Evening came and he was sitting up in his bed and I was sitting in his old orange recliner looking at him and wondering how we were going to manage this. He looked at me and said, “This isn’t going to work.” So we called 911 and they came and scooped him up into a big, thick blanket and carried him out of the house like that and into the ambulance where maybe he found all the machinery and lights and activity quite exciting in spite of his fear. He told me later he thought he would die that night. In reality, he lived another 26 days.

This is the first year we have had our Christmas tree in that room. I sit in there every night in the dark, with the only light being the mini-lights from the tree, and just take it in. I sit in a rocking chair facing the wall where we had set up my father’s bed and think about that night in 2004. My thoughts always go to what I imagine he could be doing now. I always imagine him flying among the stars and planets and absorbing everything he sees in outer space. I also imagine he looks out for us and has all this amazing knowledge now that he is on the other side. I imagine he knows things he would never have figured out in life because of the limitations of his physical body with its weak lungs and his Asperger’s mind. He always wanted to understand things and I like to think that now he does.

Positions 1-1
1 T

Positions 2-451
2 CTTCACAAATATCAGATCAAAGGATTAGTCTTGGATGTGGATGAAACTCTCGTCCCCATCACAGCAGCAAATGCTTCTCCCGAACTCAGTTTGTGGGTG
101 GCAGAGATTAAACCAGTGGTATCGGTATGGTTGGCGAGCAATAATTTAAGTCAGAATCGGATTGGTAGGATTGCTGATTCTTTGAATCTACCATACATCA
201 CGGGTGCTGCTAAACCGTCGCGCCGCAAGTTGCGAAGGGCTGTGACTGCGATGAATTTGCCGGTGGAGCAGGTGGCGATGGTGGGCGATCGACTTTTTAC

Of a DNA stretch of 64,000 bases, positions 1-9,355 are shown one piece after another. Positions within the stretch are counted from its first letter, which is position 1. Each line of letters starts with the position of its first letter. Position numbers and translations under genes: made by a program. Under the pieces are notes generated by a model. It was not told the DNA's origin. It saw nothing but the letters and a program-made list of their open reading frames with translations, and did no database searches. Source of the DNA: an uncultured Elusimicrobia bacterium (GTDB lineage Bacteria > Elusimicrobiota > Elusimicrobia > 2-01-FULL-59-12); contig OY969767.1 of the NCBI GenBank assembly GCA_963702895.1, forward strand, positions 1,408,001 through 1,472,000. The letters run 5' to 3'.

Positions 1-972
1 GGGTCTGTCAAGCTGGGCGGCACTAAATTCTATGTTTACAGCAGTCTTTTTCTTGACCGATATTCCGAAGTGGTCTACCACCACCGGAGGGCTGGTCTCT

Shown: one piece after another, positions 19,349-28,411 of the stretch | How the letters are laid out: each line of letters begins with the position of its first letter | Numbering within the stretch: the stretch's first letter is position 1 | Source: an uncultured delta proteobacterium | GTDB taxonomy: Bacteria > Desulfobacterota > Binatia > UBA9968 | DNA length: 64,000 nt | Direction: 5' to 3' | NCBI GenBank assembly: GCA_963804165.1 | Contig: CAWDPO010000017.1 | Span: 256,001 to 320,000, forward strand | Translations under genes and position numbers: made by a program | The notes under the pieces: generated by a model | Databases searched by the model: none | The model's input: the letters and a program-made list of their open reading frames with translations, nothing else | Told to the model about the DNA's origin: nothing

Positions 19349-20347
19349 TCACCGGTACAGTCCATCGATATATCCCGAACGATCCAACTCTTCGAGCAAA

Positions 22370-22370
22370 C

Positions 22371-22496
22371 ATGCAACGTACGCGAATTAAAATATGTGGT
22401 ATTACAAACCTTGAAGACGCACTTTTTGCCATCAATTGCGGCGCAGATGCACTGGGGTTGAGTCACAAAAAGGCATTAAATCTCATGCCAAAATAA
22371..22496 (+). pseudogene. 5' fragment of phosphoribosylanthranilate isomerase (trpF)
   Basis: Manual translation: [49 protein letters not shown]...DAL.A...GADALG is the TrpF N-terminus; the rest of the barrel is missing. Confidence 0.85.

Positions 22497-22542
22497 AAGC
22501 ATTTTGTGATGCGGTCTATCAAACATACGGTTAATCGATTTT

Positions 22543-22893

We rarely went to church when I was growing up and I do not recall ever going to church on Christmas. I do remember the awesome anticipation of there being presents from Santa under the tree. To think that someone who didn’t even know me would go to all the trouble of flying through the night sky in a magic sleigh bringing me presents! There was no other feeling like that. It was unconditional love. Maybe that’s why it took me longer than most kids to give up on my belief in Santa. It wasn’t traumatic or anything. Eventually logic out-weighed the dream.

When our kids were little, and we were living away from home because of the military, we would sometimes have Christmas on the road. We’d sneak and pack up the presents in the trunk of the car and tell the kids that Santa would find us in our motel room and leave presents there. One year we checked into our motel room and found that my father had paid for the room ahead of time as our gift. He could be sneaky too.

It was because of my father that we attended the gatherings of our extended family for as long as we did. They are not an easy bunch to spend time with, for various reasons, but he didn’t see any of the nonsense. He was happy to sit with these cranky people and enjoyed the dinners whether they were well-cooked or not. He liked sitting with the other men watching football on TV. And he liked the long ride out into the sticks to get there and back.

If he is really out in space somewhere among the stars, and if he really has ultimate knowledge, then he understands why we don’t go to the family holidays any more (in fact there really isn’t a big family gathering any more) and he is not judging any of us for it.

Because I like sitting in there next to the tree and feeling that connection with my father, I’m tempted to say that we will have our tree in the back room every year from now on. But there really is no such thing as “from now on” and there never has been any such thing. The most I can say for sure is that we will probably set it up in there again next year and it might become our tradition for a time. That’s really the best anyone can hope for.


Filed under depression, family, grief, love